A top-100 list gives Omar al-Bashir too much company. In a number of ignominious post-World War II categories, Sudan's dictator ranks in the top five: most deaths as a result of war strategies (2.5 million in Darfur and southern Sudan), most people rendered homeless by scorched-earth policies (7 million), most villages burned to the ground (at least 1,500 in Darfur alone). Bashir's one goal is to maintain power. He has sown discord in Darfur with a classic divide-and-conquer strategy. As a result, interethnic conflict is tearing the region apart, and attacks on aid agencies by government and rebel militias have left a million people beyond the reach of humanitarian aid. Bashir, 63, has blocked the deployment of a larger U.N.-led peacekeeping operation that would protect Darfur's civilians.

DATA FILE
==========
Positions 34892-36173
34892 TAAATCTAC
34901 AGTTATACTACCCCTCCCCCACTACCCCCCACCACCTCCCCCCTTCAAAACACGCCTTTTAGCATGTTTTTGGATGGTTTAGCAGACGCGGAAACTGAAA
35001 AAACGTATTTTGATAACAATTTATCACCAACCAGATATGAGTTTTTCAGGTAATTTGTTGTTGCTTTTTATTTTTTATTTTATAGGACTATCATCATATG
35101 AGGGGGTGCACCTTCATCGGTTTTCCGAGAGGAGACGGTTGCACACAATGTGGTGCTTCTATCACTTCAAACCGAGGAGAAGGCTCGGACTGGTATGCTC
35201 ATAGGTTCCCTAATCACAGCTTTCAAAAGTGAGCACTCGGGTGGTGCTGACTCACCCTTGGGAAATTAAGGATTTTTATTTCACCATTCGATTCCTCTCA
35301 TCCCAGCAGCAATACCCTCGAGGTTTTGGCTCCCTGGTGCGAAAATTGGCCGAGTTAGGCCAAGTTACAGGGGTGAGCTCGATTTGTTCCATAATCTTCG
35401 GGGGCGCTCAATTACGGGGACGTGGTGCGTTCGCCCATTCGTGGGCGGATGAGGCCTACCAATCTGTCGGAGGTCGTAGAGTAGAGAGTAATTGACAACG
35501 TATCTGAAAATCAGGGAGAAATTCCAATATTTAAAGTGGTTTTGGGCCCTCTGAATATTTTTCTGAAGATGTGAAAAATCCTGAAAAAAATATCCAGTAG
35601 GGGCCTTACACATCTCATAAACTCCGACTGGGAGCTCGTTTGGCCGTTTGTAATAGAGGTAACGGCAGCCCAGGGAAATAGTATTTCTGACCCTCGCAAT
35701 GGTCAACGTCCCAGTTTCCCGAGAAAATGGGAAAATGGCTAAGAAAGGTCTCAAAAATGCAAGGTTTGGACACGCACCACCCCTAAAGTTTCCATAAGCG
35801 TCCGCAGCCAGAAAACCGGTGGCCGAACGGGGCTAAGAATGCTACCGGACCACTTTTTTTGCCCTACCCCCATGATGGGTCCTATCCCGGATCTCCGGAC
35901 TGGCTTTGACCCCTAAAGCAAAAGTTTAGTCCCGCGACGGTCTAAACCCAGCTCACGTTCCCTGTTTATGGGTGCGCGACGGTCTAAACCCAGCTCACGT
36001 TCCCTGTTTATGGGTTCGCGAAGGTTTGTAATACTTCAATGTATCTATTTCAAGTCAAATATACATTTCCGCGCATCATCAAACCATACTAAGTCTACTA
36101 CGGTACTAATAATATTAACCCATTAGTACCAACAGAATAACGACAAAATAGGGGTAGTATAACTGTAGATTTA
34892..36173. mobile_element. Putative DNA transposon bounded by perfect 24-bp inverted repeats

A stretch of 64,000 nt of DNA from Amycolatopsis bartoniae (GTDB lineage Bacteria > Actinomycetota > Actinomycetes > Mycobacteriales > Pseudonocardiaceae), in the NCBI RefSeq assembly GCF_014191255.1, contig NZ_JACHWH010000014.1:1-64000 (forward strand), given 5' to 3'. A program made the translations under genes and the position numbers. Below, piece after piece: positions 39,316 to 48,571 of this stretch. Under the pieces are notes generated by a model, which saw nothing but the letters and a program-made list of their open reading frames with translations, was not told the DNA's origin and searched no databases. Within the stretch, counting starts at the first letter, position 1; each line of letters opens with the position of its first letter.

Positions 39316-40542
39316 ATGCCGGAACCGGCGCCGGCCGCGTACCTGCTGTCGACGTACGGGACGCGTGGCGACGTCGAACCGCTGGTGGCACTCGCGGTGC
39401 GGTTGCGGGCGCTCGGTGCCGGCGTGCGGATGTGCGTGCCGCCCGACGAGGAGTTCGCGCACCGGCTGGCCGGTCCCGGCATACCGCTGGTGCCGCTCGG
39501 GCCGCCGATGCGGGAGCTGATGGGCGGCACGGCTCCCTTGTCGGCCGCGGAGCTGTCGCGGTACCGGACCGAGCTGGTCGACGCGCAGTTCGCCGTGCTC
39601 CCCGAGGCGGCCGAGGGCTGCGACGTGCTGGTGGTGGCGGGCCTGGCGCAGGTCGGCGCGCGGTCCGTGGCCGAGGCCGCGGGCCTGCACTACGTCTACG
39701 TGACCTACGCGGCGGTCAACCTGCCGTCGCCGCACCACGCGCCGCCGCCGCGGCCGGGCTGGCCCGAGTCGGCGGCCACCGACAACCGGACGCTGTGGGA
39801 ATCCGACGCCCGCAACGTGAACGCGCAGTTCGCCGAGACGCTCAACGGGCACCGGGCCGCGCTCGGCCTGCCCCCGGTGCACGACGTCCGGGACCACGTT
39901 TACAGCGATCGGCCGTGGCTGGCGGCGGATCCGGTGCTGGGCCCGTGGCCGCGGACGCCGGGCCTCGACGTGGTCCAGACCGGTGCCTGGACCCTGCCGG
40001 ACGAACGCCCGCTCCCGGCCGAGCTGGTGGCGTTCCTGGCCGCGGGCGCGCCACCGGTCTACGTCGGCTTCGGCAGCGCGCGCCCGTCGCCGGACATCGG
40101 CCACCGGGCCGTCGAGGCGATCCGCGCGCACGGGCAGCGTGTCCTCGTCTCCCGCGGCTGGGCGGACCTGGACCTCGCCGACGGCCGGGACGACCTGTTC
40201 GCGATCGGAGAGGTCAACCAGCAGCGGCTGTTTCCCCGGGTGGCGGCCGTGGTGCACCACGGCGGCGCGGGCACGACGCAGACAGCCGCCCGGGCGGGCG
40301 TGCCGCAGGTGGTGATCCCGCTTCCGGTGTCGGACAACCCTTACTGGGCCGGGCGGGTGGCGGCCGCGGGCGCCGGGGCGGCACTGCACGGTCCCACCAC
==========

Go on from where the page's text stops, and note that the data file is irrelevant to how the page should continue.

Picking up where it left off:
And yet something good may come from Bashir's bloody legacy. In universities, synagogues, churches and town halls across the U.S., Americans are writing letters and raising hell about Washington's inaction in response to Darfur. Citizen groups around the world are following suit. In a David-vs.-Goliath scenario, only the activism of ordinary people will galvanize the action necessary to stop Bashir and future war criminals.
Cheadle and Prendergast are authors of Not on Our Watch
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